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4

zorblax wrote

DRM? Not on my machine!

(except for Steam because I'm a hypocrite)

3

mofongo wrote

I too use Steam, but I only have DRM free games that I got from other sites.

4

23i wrote

browser based DRM? seems like there could be all sorts of security holes in that, tbh.

3

surreal wrote

well google supports it and chrome will do by default. i trust mozilla to find a way to make it possible on firefox to disable contents that contain EME or a warning or similar. decentralization needs to be pushed forward, these companies want to protect their assets and the more they have the more they will want to control the web.

4

jhasse wrote

EME is already implemented in Firefox. You'll get a notification that you'll need to download the binary blob upon first use. After that there will be a red sign in the address bar, telling you that DRM is active on the site.

You can also disable it in the settings (or never agree to download the binary blob).

0

_deleted____ wrote

This doesn't seem so bad to me.

6

Naokotani wrote

Among other things, it sets a precedent. This is the first time the w3c has moved forward with something in a non-compromise yes/no fashion similar to our sham democracies. Since there are more corporate voices in the consortium it will allow them to slowly chip away at net neutrality in ways that seem obscure to average end users, but the conglomeration of which will, in time, make the net a corporate space (another way to say as useless as tits on a bull).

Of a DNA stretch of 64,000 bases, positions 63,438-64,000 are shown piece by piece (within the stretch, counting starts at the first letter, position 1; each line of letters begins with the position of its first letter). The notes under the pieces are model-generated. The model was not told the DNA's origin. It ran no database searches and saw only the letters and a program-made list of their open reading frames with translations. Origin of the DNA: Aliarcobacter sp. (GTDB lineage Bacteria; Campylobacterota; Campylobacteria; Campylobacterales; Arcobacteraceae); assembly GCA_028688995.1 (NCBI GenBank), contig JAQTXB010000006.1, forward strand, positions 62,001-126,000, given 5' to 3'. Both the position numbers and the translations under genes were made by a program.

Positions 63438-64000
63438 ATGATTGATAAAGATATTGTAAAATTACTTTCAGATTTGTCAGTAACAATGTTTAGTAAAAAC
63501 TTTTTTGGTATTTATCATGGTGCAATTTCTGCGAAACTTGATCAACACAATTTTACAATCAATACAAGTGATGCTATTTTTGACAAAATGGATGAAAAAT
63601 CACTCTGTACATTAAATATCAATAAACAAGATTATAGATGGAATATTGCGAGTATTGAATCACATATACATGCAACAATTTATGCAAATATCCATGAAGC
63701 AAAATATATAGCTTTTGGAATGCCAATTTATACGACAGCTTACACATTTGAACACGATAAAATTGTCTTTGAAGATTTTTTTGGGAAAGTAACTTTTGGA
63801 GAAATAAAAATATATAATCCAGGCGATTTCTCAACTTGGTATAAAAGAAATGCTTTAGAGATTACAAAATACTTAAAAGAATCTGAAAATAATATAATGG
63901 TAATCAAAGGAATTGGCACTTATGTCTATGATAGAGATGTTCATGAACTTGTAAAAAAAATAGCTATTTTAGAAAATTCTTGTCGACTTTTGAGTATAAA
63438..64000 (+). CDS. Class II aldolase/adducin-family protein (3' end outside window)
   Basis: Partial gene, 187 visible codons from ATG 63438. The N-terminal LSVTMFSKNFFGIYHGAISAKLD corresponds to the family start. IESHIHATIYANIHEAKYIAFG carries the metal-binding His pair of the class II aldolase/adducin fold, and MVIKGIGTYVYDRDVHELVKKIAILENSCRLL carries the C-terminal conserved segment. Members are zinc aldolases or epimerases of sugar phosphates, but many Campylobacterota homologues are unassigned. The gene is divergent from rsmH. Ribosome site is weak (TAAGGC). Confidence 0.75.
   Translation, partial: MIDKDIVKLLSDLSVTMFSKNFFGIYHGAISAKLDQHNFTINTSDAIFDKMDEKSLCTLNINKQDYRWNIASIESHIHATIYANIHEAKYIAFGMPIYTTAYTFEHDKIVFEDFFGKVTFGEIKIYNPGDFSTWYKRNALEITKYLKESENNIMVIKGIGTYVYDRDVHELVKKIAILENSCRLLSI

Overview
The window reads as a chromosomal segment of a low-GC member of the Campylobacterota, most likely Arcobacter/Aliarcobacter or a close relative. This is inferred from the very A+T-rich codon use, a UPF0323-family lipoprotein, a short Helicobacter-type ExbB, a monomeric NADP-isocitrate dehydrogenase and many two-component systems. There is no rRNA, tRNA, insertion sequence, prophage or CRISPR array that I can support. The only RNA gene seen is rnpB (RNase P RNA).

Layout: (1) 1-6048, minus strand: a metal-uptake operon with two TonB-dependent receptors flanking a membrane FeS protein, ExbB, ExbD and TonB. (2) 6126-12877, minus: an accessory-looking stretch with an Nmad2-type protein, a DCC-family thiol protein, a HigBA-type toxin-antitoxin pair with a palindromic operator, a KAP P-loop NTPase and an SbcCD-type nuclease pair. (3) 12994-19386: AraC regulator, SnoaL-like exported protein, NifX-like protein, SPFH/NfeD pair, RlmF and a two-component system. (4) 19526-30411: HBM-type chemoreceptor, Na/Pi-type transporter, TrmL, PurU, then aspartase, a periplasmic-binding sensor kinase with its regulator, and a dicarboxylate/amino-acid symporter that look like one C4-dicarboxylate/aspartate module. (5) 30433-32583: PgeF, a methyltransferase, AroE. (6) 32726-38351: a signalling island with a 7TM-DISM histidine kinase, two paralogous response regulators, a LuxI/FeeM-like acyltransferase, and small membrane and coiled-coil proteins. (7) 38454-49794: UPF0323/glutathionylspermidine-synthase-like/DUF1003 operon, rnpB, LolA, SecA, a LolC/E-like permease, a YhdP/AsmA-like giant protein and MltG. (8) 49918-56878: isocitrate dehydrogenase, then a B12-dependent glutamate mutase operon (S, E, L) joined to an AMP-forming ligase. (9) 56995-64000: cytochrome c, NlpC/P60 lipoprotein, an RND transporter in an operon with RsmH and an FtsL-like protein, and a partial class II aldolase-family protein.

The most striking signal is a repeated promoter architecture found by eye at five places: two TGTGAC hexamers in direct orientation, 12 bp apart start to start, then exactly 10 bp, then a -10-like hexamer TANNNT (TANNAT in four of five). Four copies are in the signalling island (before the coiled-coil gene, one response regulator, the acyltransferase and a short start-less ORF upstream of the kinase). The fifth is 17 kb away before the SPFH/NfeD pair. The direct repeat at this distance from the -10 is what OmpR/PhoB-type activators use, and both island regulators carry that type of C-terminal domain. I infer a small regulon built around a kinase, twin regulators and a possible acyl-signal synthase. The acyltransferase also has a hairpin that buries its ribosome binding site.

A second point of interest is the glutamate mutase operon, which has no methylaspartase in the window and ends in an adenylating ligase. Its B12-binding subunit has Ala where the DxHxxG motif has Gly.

3

zorblax wrote

Yeah. Importantly though: W3C has no power over the underlying architecture, so there is still the opportunity to set up underground networks that avoid the corporate-controlled space.

1

_deleted____ wrote

Like raddle?

3

zorblax wrote

I was talking more about protocols besides HTTP that sit on top of the TCP/IP layer.

1

sudo wrote

What's the point of that? HTTP is the standard, and it works perfectly well for what it's designed for. Just don't use the new encrypted media extensions "feature."

2

zorblax wrote (edited )

HTTP is the standard for delivering hypertext. There are many many more things online, from messaging platforms to online gaming to anonymity networks, where it has no place.

1

sudo wrote

Indeed. I was saying if all you want to do is deliver hypertext, there is no need to invent a new standard, because HTTP now has a new, undesirable feature. Just don't use that feature.